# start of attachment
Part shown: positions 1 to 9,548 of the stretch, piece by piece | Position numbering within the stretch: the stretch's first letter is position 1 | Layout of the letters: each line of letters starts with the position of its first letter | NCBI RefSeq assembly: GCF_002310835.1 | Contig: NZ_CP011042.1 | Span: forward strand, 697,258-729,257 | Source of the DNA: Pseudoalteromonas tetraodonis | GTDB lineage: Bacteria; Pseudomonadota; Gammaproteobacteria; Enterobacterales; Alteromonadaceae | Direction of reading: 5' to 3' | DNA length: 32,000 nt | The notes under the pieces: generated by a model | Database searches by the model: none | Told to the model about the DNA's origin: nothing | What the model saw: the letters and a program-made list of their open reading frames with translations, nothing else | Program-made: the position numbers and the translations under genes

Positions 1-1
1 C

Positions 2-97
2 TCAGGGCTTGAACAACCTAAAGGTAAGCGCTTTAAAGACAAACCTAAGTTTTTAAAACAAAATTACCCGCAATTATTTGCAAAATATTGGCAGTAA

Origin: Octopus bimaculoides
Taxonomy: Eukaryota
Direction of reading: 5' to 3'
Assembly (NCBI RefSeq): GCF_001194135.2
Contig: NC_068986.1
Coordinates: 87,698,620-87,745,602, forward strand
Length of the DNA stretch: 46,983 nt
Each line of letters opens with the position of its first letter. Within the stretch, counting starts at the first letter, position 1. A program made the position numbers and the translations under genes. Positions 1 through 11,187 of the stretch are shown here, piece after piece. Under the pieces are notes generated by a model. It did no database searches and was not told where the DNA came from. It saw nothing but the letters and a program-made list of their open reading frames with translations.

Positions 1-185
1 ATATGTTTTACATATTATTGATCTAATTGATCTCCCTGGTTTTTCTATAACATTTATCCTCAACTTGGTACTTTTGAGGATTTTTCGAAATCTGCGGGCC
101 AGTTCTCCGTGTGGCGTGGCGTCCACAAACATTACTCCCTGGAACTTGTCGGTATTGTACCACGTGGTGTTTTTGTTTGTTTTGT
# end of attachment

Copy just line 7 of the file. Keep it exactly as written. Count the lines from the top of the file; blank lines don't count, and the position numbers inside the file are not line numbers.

Taxonomy: Eukaryota